Salaries are often low in South Africa. This makes it customary to give serving staff a tip. In some catering establishments it is even true that the staff is only paid with the tips. Giving a tip is of course not mandatory, but if you are satisfied with the service we will gladly give you some guidelines.
Lunch and dinner are considerably cheaper in South Africa than in the Netherlands and / or Belgium. The course of the Rand also helps with that. An average lunch costs (global indication) around € 5 to € 10 per person, depending on the menu. A main course is on average between € 10 and € 15 per person. Almost all restaurants have a website where the menu with prices is often displayed. Drinks and the like are also cheaper than in the Netherlands / Belgium. An indication for a tip is approximately 10 to 15% of the amount in the account. For larger groups, the tip is already added to the total amount at some restaurants. You will see this stated on your account. Often it is also mentioned on the menu. A drink or a meal in local places is usually a lot cheaper than in the more expensive hotels.
Many places have parking malls at shopping malls or just in the center. They kindly tell you that they will watch your car. These are actually parking-free places, so you are not obliged to give anything. They are often helpful with loading your groceries, bringing your cart and parking it in and out. A few coins of around 3 to 5 rand is then greatly appreciated.
Here you can pay with money or a parking ticket in a vending machine, but often there is also a parking attendant who is happy to help you. He or she tells you the time rate and you pay the person who will then top up the machine for you. And for the service of arranging for you, you give e.g. 2 or 3 extra edges.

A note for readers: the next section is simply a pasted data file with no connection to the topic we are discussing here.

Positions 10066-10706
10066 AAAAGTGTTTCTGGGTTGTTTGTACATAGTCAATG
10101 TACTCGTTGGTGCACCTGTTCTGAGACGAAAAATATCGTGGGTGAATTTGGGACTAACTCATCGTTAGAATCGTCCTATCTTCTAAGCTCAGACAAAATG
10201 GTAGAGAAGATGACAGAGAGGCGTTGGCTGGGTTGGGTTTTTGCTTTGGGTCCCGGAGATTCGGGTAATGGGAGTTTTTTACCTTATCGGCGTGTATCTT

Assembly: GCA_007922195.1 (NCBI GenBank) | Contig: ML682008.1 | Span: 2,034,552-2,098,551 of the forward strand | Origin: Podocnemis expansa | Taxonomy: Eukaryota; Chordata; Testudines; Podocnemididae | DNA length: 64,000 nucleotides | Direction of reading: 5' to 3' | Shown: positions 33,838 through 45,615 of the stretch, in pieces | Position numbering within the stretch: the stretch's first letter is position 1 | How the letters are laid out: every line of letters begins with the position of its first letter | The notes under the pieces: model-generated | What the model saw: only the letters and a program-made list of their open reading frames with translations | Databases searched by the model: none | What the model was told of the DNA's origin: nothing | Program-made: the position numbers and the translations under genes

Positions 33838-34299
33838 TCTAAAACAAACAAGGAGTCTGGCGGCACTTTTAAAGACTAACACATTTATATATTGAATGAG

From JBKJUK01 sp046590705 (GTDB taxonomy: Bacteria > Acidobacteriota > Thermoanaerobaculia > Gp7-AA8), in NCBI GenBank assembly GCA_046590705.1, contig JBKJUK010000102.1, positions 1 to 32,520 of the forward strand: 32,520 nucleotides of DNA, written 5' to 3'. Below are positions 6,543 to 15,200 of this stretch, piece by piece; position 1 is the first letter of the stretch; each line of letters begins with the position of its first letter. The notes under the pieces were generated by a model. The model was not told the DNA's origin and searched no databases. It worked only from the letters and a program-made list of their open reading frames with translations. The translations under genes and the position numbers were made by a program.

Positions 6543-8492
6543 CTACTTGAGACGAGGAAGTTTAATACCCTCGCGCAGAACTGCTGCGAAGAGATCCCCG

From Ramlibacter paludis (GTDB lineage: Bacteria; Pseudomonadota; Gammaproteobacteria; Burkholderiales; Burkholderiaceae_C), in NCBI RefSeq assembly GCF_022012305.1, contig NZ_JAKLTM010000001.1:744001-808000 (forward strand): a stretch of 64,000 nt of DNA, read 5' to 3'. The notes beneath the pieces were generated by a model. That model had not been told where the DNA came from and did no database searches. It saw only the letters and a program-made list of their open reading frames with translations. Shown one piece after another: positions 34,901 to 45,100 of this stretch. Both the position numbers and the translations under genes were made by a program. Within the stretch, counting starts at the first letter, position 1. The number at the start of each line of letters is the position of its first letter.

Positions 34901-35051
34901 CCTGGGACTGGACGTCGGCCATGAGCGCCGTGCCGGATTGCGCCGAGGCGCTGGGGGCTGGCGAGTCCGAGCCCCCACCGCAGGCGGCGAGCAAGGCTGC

Here you still have the luxury of a pump operator. He or she will refuel for you and possibly check the oil level, water and tire pressure. In general, your windows are also cleaned. A wonderful service for which you give around 5 rand tip.
Often you will be alerted at the end of an excursion: “.. Remember your tour guide!”. As a rule, a tip of around 10% also applies here, please note … if you are satisfied. And here too it is often the case that the staff live off the tips.
It is common to tip the ranger 10% of the bill and then leave something behind when leaving the game lodge for all the other staff that made your stay so special. When you book a multi-day safari, an amount of 100 rand per person per day is usual.
On the train you can judge for yourself what you want to give to your cabin staff and / or service staff. It is not mandatory to give something, but it is also common here.
It is common to tip them a few rand per suitcase.
Satisfied with the service then a few rand tip is sufficient.
A little tip can make someone smile and what could be better than satisfied people …
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